A code entry means, e.g. a manual entry keyboard, is provided on the equipment, and is operatively connected to the microprocessor for entering codes, e.g. the private security code, thereto and/or for entering functions.
The invention yet further includes detector means, e.g. a power interrupt detector, a position detector, a timer, etc., operatively associated with the microprocessor for detecting the occurrence of the disabling event. Also included is disabling means, e.g. a disabling routine of the program, operative for causing the microprocessor to execute the disabling routine after the detection of the disabling event in order to disable the equipment from normal operation, and for maintaining the equipment disabled, even after the disabling event has been terminated, until after the private security code has been entered on the keyboard.
The disabling event can be a theft event wherein the equipment is removed from its normal authorized operating location, or from its source of electrical power. Alternatively, the disabling event can be defined as any unauthorized use of the equipment. This may occur after elapse of a predetermined time when use of the equipment was authorized, but, after which, further use was unauthorized.
The invention further comprises enabling means, e.g. an enabling routine of the program, operative in response to entry of an enabling request entered via the keyboard to render disabled equipment operational. A code generating means is responsive to each enabling request for generating an unpredictable code each time the enabling request has been entered. Advantageously, the code generating means is a code generating routine of the program, the code generating routine being operative for preferably generating a numerical unpredictable code from a multitude of available numerical codes. For this purpose, a random number generating routine can be used, it being understood that the particular code generated at any one time is unknown and unpredictable in advance.
A communication means, e.g. a display, may be provided on the equipment to publicly display the random number code. This displayed code will be used, as described below, to generate the private security code.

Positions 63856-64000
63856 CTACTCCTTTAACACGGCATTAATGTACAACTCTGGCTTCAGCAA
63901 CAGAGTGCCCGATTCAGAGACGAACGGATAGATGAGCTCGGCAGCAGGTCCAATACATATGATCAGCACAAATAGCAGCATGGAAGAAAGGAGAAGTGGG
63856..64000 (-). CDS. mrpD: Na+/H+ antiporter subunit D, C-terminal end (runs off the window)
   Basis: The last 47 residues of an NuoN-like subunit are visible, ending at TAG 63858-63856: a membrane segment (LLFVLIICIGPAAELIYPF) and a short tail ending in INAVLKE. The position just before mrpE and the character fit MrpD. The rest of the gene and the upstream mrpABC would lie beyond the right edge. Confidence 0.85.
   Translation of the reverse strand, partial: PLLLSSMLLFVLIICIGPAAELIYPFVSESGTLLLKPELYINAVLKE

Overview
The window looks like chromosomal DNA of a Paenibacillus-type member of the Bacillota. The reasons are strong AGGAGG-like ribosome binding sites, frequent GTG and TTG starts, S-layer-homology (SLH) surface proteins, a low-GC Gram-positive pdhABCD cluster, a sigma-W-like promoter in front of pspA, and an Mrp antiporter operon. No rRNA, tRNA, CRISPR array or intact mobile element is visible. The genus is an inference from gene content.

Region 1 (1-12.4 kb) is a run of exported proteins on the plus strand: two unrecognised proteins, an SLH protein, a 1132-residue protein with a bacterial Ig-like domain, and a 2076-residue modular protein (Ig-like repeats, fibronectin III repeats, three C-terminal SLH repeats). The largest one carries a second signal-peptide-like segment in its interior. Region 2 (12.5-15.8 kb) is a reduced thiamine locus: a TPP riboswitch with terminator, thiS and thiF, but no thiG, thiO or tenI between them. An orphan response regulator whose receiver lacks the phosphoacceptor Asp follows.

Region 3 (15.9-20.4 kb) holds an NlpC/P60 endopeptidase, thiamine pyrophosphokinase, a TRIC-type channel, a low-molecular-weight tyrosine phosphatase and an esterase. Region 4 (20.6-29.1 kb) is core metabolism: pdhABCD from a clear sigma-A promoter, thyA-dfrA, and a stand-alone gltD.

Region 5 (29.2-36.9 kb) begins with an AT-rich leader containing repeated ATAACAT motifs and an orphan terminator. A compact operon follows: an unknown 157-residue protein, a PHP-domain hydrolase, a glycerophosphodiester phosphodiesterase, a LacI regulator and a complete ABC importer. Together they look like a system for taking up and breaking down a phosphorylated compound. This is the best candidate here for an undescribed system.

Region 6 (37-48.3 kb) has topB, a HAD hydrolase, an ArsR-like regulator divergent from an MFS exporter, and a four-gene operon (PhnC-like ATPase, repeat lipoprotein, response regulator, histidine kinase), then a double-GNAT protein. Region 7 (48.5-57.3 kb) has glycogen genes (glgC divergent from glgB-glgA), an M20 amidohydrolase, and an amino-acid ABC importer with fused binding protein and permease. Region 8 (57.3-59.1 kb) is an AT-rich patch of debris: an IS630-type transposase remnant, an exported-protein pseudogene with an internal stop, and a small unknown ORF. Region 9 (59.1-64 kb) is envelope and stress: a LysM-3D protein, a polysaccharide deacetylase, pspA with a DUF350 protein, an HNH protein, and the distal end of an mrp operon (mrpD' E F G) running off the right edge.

An encryption means, e.g. an encryption routine of the program, is responsive to generation of the unpredictable code for encrypting the same into an encrypted code which constitutes the private security code, and for causing the encrypted code to be stored into the internal memory of the microprocessor. Both the encryption routine and the encrypted code are protected from external interrogation because they are stored inside the microprocessor itself. A thief cannot learn the encryption routine or the encrypted code because he has no access to the interior of the microprocessor.
Since the authorized user, just like the thief, does not know the private security code, i.e. the encrypted code, the only way to render the disabled equipment operational again is for the user to consult with an authorized service center to which access is available only to authorized personnel. A security control means is located at the service center remote from the equipment, and includes a control microprocessor having a control memory in which a control encryption routine identical to the aforementioned encryption routine in the equipment microprocessor is stored. A data entry means, e.g. a control keyboard, is operatively connected to the control microprocessor. The aforementioned unpredictable code displayed on the display of the equipment is now entered via the control keyboard and, in turn, the control microprocessor executes the control encryption routine and generates the same encrypted code previously stored in the internal memory of the equipment microprocessor. A control communicator at the service center communicates the same encrypted code. The control communicator may be a display at the service center.
Now, since the same encrypted code is generated at the service center and, of course, is known, the same encrypted code may be entered to the equipment microprocessor, e.g. via the keyboard, to cause the equipment microprocessor to execute a re-enabling routine of the program for again rendering the disabled equipment operational. The encrypted code may be manually entered by the authorized service personnel in the event that the user went to the service center, or may be manually entered by the user in the event that the user telephones the service center. Alternatively, a telephone link may be established between the service center and the disabled equipment and, in such event, rather than displaying the encrypted code at the service center, the encrypted code generated at the center can be sent via the telephone link directly to the hooked-up equipment, and the encrypted code may be automatically entered by the control microprocessor.